Perhaps this is a vision of עולם הבא. When everyone acknowledges God, there will be no criminal, much less capital, offenses.


Perhaps there is something more immediate for us to learn. At that, something more important for us to learn.

The world was given into man's dominion. Mankind is responsible for it, to do their best to care for it. We are responsible for the task, tikkun olam, even though it may not be for us to complete the task (according to a midrash). But God, too, is responsible. If we have done what is right, in the right way (Rabbi Ginsberg's interpretation of the double "Justice/righteousness" in Devarim 16:20, "Justice, justice you will pursue" means to pursue right ends through right means), we have the right to expect God to ensure the right result.

If we have discharged our responsibility, we have the right to expect God to finish the task (I have this from Rabbi Radinsky, see my comments on the parting of the waters).

In other words, we are responsible for what is known to us and is within our power. The rest is God's. What we do not see, what we do not have sure and certain knowledge of, is not our responsibility; it is God's.

In other words, God will deal with those 99 murderers we set free. 

In other words, if a person does wrong and we do not have two independent witnesses, it is for God. 

In other words, if a person violates the Divine mandate and we do not know about it, it is for God.

And, that is what it really means to "have faith."

Does this imply that I am saying that someone who feels compelled to pass laws enforcing (their understanding of) divine mandate is not a "person of faith?" Let us be quite clear about this, such persons are, indeed, not people of faith, be they Jews, Christians or Muslims. Imposition of "God's will" by force or by civil law is prima facie evidence of lack of faith. It is also prima facie evidence of a failure to understand Holy Writ.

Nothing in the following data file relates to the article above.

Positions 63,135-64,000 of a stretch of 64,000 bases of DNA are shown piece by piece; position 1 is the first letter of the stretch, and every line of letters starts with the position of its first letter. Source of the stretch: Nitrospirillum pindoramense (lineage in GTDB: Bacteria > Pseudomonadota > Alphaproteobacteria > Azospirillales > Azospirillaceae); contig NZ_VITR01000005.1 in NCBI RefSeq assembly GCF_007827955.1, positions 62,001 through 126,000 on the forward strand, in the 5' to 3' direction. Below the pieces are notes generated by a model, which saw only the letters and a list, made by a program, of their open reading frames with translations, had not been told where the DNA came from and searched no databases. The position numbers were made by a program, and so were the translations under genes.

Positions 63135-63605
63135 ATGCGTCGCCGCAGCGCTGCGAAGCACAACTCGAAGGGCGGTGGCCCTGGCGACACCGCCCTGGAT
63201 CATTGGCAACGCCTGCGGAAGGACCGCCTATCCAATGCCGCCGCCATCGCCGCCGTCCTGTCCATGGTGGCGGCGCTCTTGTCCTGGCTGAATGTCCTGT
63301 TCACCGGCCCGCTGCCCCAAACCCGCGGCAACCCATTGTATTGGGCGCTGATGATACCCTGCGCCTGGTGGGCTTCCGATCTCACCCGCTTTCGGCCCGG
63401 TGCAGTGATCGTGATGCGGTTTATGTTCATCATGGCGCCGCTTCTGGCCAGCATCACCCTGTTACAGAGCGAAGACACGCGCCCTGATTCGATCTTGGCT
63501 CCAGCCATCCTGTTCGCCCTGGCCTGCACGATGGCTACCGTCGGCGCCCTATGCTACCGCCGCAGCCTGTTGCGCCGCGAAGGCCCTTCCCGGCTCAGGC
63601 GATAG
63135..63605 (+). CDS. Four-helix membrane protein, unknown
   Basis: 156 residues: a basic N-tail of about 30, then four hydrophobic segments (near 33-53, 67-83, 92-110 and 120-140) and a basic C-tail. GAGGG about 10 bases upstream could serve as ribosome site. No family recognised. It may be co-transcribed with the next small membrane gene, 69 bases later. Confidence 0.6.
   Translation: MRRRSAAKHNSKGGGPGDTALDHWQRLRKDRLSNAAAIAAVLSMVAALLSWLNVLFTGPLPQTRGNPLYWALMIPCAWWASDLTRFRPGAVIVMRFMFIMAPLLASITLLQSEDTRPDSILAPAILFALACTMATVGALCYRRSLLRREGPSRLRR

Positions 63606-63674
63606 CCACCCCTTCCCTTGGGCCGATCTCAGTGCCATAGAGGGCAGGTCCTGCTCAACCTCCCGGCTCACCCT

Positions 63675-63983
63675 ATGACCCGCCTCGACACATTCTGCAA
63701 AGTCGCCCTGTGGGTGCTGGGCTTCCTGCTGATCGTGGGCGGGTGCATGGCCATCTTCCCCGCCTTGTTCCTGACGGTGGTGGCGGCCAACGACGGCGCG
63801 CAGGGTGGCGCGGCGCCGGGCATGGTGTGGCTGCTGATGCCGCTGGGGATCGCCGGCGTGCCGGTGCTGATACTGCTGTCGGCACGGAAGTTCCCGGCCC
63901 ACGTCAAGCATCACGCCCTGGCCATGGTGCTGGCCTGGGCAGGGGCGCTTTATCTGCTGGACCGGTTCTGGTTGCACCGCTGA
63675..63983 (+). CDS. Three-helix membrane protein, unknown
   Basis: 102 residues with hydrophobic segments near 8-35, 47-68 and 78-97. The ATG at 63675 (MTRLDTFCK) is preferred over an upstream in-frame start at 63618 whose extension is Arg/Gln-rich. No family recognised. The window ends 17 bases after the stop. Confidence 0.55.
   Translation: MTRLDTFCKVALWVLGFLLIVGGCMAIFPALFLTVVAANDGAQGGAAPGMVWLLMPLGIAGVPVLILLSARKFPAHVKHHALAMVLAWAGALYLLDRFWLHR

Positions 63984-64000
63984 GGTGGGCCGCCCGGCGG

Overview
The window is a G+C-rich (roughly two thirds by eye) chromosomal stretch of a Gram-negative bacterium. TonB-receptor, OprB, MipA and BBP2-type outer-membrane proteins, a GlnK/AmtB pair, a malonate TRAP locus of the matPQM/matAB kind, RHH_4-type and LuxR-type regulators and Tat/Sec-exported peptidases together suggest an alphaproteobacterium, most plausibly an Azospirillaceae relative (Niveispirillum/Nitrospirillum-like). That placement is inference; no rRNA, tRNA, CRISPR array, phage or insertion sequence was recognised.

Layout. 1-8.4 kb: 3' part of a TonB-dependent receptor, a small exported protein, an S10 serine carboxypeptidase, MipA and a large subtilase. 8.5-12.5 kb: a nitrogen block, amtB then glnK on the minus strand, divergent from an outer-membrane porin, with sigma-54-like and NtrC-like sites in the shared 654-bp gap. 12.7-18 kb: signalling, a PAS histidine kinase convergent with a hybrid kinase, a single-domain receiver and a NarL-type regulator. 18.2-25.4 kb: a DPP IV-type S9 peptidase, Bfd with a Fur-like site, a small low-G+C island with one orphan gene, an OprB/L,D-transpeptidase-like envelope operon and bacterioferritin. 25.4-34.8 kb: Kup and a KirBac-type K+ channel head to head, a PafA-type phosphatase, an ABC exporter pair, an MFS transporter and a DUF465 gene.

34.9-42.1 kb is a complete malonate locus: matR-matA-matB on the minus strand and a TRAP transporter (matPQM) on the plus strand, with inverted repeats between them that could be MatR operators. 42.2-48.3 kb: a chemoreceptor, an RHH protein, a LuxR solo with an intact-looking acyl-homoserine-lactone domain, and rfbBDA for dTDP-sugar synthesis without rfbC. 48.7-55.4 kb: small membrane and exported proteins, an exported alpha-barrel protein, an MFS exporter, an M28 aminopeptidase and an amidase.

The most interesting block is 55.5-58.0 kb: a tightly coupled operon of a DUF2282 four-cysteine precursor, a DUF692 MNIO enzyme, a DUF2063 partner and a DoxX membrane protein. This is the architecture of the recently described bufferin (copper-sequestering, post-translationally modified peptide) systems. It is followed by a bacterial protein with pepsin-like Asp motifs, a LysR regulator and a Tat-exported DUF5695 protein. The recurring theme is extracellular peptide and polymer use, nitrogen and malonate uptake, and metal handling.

Think that's just my interpretation?

H. Pablano (The Talmud, Selections; Philadelphia, 1876) details the post-conviction procedure: The judges in capital cases were required to fast all day on the days when they pronounced judgments, and even after the sentence the case was again considered by the highest court before it was carried into effect [automatic appeal].

The place of execution was located a considerable distance from the court, and on his progress thereto the prisoner was stopped several times, and asked whether he could think of anything not said which might influence the judges in his favour. He had the privilege of returning to the court as often as he pleased with new pleas, and a herald preceded him, crying aloud, "This man is being led to execution, this is his crime ... these are the witnesses against him ... if any one knows aught in his favour let them come forth now and speak the words."

... Capital punishment, however, was of such rare occurrence as to be practically abrogated. In fact, many of the judges [Rabbis] declared openly for its abolition, and a court which had pronounced one sentence of death in seven years was called "the court of murderers." (p.331)

  הַנִּסְתָּרֹת--לַיהוָה, אֱלֹהֵינוּ; וְהַנִּגְלֹת לָנוּ וּלְבָנֵינוּ, עַד-עוֹלָם--לַעֲשׂוֹת, אֶת-כָּל-דִּבְרֵי הַתּוֹרָה הַזֹּאת. The secret things belong unto the LORD our God; but the things that are revealed belong unto us and to our children for ever, that we may do all the words of this [teaching]
Devarim 29:28